United Nations observers have entered the Syrian town of Tremseh to investigate an attack reported to be the bloodiest so far since the uprising against President Bashar Assad.
The details of the incident are unclear, as The Associated Press reports:
"The Syrian government says 50 people were killed in Tremseh Thursday when its forces clashed with 'armed gangs' that were terrorizing village residents. The regime refers to its opponents as terrorists and gangsters. On Friday, the United Nations blamed government forces for the Tremseh assault, saying U.N. observers deployed near the village saw government troops using heavy weaponry and attack helicopters against it."
International condemnation of the alleged atrocity rose on Friday, as did the death toll, which Reuters is reporting is as high as 220 people.
Until this incident, operations of the U.N. mission in Syria had been suspended, but observers on the ground near Tremseh were "able to confirm shelling, helicopters in action and the presence of Syrian forces in Government checkpoints near Treimseh," Secretary General Ban Ki-moon said yesterday.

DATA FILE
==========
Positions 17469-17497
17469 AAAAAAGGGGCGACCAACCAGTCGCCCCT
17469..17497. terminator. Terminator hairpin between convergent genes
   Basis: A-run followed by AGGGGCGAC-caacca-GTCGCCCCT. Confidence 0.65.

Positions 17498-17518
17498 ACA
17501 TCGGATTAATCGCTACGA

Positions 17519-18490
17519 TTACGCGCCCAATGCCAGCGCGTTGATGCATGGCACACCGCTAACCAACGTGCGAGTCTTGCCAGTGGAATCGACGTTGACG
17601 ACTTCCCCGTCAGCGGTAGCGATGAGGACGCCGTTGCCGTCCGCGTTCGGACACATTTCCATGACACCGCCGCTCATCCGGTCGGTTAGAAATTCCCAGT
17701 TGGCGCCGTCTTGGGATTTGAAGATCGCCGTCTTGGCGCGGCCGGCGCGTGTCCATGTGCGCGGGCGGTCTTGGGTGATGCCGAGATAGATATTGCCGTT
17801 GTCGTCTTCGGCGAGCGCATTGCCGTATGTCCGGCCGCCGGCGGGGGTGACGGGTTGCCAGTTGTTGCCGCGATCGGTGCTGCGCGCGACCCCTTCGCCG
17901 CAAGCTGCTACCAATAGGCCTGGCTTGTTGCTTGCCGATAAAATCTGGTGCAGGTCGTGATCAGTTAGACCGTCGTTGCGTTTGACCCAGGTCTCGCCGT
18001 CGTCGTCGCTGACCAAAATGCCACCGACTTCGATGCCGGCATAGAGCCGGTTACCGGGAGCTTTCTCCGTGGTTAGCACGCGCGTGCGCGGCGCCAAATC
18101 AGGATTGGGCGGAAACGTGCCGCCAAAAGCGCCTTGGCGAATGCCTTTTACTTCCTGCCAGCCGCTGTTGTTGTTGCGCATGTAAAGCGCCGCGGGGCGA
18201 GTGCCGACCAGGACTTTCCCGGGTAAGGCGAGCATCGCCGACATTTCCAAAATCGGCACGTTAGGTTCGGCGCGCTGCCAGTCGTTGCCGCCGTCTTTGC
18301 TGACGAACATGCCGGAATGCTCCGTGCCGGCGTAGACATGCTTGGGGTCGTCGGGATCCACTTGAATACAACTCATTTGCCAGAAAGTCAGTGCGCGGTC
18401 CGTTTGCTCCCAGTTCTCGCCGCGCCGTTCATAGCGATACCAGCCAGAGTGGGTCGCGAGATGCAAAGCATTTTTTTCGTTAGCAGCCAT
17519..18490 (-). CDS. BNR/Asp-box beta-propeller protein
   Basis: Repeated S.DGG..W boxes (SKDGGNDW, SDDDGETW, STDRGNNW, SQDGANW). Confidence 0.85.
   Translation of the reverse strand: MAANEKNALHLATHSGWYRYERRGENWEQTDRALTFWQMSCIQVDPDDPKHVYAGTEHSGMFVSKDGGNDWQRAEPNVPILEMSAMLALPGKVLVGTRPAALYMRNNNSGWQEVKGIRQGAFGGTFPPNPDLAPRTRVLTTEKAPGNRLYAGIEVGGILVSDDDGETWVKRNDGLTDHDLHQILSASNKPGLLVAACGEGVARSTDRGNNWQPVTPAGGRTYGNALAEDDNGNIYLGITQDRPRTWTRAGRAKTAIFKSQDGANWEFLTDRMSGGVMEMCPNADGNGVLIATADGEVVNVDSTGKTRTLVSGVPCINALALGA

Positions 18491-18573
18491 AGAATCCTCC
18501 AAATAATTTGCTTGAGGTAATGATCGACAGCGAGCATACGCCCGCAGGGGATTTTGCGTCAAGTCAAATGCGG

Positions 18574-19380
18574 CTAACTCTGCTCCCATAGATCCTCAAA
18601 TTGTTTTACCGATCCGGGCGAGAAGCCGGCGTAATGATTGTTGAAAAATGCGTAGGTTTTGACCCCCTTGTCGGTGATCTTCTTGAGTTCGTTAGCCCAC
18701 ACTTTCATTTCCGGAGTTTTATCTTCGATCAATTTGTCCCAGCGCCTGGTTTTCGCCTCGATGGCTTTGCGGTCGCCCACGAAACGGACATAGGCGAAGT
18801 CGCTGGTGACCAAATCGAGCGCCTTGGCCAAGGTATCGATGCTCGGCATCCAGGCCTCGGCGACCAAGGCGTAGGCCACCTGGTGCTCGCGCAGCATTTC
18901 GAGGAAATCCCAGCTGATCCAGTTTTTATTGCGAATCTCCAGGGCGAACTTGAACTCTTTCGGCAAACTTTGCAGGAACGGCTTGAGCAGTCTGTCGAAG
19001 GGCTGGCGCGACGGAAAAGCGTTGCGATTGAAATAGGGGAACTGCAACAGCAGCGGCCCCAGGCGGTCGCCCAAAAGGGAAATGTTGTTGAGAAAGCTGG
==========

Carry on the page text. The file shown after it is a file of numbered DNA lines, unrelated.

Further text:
Ban said he was "outraged by reports of horrific mass killings," and called the attack a "clear violation" of the peace plan and international law.
As the BBC reports, the Syrian government says it was carrying out a military operation against rebel fighters and that no civilians were killed.
"Our correspondent says that, in contrast to the massacre at Houla two months ago, the opposition has not yet produced videos or a detailed lists of names of civilians killed.
"He says that activist and human rights groups have named a handful of civilians they say died in the bombardment of the village, but the few video postings they have produced, showing the bodies of young men, are consistent with the government line that many rebel fighters were killed."